No, it’s not what he was convicted of, but it is what the investigation was about. From your comment:

    Libby as convicted based on an investigation of an action that was not even a crime.

    The investigation was of an actual crime. The perjury conviction was based on that investigation.

  18. Bithead says:

    Was Bill Clinton convicted of perjury? Not that I know of.

    What would you call lying to a grand jury?

  19. Michael says:

    What would you call lying to a grand jury?

    The key word I used was convicted. You can only sentence someone if they are convicted of a crime. Libby was convicted of perjury, Clinton was not.

  20. Bill Clinton was banned from practicing law in the state of Arkansas and fined $25,000 following his admission of guilt as part of a deal with prosecutors to avoid further charges once he left office. He was also subsequently disbarred from pleading before the Supreme Court as well in an independent action.

    This penalty is noticeably less severe that that given to Mr. Libby both in financial terms and in terms of carrying a felony conviction on your record. Clearly, Bill Clinton must have been important and politically well connected to avoid the penalty pronounced on Mr. Libby.

  21. Michael says:

    Bill Clinton was banned from practicing law in the state of Arkansas and fined $25,000 following his admission of guilt as part of a deal with prosecutors to avoid further charges once he left office. He was also subsequently disbarred from pleading before the Supreme Court as well in an independent action.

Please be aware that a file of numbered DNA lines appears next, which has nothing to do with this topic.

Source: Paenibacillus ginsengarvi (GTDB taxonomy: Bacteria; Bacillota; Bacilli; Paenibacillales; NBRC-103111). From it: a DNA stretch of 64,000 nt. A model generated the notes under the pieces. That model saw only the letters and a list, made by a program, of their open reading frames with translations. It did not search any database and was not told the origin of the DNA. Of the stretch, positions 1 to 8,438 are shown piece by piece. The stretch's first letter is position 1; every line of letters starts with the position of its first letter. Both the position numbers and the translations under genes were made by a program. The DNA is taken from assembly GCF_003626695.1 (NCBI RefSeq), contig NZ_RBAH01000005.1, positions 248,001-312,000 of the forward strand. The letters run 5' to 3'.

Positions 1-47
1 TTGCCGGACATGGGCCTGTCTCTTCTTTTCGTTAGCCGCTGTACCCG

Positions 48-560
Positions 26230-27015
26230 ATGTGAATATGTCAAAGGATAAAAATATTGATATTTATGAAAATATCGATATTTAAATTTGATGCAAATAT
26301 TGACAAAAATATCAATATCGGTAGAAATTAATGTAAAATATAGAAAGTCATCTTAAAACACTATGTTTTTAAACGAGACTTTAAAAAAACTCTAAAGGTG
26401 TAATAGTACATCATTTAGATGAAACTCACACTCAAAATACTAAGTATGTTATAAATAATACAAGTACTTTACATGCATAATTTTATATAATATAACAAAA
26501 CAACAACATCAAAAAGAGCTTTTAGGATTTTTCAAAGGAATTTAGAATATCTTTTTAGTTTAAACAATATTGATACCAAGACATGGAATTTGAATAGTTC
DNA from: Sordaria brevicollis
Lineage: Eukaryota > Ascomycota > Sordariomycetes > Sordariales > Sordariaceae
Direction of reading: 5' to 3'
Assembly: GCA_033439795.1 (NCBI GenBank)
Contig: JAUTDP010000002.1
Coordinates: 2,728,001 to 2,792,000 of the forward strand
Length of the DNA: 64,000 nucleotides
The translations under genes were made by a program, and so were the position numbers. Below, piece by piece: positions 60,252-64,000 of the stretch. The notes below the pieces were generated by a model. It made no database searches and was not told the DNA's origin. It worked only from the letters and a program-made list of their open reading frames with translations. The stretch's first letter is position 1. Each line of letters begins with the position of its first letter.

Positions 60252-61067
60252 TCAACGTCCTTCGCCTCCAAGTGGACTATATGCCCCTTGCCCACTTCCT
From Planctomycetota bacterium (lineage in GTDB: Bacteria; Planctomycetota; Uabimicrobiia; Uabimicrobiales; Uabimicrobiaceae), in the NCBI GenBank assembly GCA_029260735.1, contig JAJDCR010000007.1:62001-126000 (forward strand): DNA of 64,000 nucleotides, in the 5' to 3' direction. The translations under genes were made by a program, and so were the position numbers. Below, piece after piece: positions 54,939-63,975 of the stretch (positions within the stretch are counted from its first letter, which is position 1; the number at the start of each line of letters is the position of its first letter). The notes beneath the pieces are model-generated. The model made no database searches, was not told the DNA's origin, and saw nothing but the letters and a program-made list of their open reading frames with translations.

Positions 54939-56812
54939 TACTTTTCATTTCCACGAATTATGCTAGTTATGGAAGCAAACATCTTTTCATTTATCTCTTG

All of which is still not a conviction.

    This penalty is noticeably less severe that that given to Mr. Libby both in financial terms and in terms of carrying a felony conviction on your record. Clearly, Bill Clinton must have been important and politically well connected to avoid the penalty pronounced on Mr. Libby.

    Or, it could be that Mr. Libby was convicted while Mr. Clinton was not.

    What is so hard to understand about the fact that you cannot be sentenced for a crime until you have been convicted of that crime?

  22. Bithead says:

    See the difference, here, he is; we’re talking about justice. You’re talking about technicalities.

  23. Michael says:

    See the difference, here, he is; we’re talking about justice. You’re talking about technicalities.

    Or, looking at it another way, I’m talking about the rule of law, and you’re talking about the rule of mob.

  24. Michael, Bill Clinton plead guilty to avoid a trial and any further punishment. You can say he wasn’t convicted all you like, but it is a distinction without a difference.

  25. Michael says:

    charles,
    As far as I’m aware it wasn’t a plea deal, it was a public admission of wrongdoing, which is legally quite different. There was never an admission of having committed a crime, and there was never a conviction of having committed a crime, so there was no possibility that Clinton could face jail time.

    I understand you feel that he was guilty, regardless of what was decided in the courts of law. But the fact of the matter is that we are a nation of laws and not of men. We follow those laws even when we don’t like their result, because the alternative is far worse.

  26. Bithead says:

    Or, looking at it another way, I’m talking about the rule of law, and you’re talking about the rule of mob.

    No, we are talking about equal justice under the law. What happened to Libby doesn’t qualify. Which is why the President was required to step in.